Nobody Cares About Your Product

August 31st, 2009
[ Software Development ]

I subscribe to a Canadian workshop magazine that runs a contest in each issue. The contest is simple, they print a photo of some ancient, odd looking device and you have to guess what that device is.tool

The contest is called “Learn How to Run a Tech Startup”. Ok, no it’s not but it should be called that. One of, if not the, biggest challenge of every business is connecting a real problem with your solution. Why is this more of an issue with startups rather than ‘traditional’ businesses? Tech startups often start with a solution, or a tool, not the problem or the customer. At some point the smart ones realize building a tool isn’t enough, you need someone to use it.

We startups often operate like that contest, in that we hand strangers wacky looking tools expecting them to fill in the blanks. Worst case they don’t give our tool a second look. If we’re lucky, they look at it, maybe play with it for a bit, then put it on a shelf to gather dust. Maybe, just maybe, some day in a distant future that person is struggling away with a task and has a revelation. They shout “hang on! I think I have something that’s just right for this” as they run to the basement to hunt for that wacky tool only to realize their son used it as an ornament for the spaceship he built last summer.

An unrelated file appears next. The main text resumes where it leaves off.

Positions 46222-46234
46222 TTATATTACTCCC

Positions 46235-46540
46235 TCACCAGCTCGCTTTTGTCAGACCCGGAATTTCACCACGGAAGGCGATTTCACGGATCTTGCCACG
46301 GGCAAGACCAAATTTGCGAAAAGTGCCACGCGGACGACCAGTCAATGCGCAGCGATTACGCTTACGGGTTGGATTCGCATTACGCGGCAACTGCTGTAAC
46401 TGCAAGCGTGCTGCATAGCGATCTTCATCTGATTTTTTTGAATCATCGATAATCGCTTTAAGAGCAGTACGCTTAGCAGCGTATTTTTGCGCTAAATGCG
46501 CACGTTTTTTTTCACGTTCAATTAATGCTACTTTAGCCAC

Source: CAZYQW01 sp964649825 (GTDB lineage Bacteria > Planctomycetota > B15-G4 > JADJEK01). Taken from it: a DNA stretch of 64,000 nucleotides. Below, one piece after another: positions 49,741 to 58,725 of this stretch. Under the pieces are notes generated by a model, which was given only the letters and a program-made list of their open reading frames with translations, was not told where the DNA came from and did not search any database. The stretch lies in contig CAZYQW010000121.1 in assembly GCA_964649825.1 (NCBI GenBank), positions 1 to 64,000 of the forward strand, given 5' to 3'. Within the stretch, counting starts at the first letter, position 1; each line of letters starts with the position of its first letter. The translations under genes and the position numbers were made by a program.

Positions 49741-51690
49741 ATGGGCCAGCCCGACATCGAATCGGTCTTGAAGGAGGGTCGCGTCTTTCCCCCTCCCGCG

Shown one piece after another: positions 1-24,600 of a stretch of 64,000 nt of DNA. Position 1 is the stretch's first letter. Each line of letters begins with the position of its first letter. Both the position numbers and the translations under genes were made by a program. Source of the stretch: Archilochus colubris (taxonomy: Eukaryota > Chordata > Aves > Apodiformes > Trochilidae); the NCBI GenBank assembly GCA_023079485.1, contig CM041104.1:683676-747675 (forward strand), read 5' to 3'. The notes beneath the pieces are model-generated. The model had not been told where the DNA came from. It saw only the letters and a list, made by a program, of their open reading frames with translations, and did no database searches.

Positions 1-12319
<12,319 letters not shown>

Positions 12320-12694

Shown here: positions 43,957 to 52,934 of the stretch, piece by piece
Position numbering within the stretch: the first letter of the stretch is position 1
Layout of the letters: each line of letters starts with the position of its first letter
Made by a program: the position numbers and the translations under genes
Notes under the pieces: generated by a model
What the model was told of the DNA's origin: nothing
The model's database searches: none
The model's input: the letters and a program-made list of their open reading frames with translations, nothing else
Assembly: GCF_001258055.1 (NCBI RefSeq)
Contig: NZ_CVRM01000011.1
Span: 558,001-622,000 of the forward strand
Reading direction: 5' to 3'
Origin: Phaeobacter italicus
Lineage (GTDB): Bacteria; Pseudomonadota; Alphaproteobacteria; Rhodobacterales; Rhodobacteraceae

Now contrast that with this story. Picture a woman standing in front of a massive overgrown hedge on her property holding her grand-dads rusty pair of garden clippers with a look of despair on her face. You walk up and hand her your company’s nifty electric hedge trimmer all plugged in and ready to go. With a smile she breezes through her chore, writes you a cheque and runs up the street with your trimmers shouting “hey guys! you have to check this out!” Ignoring the liability of her running with your trimmers in hand, that’s a dream experience for a business.

Simple right?, yet rarely achievable. You must identify a real problem a real person has. Then conceive, create and build the right solution, AND show up in the instant when real people are experiencing the problem you solve? The opportunities to fail along that path are monumental and an easy trap is to focus on products and technology instead of customers, their problems, their business, etc.

Some related recent reading: The Customer Development Manifesto: Reasons for the Revolution, The Customer Development Modal.

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  • http://davidcrow.ca/ David Crow

    Welcome to the world of Steve Blank. It’s a great way to think about new businesses, i.e., they’re only businesses if they have customers.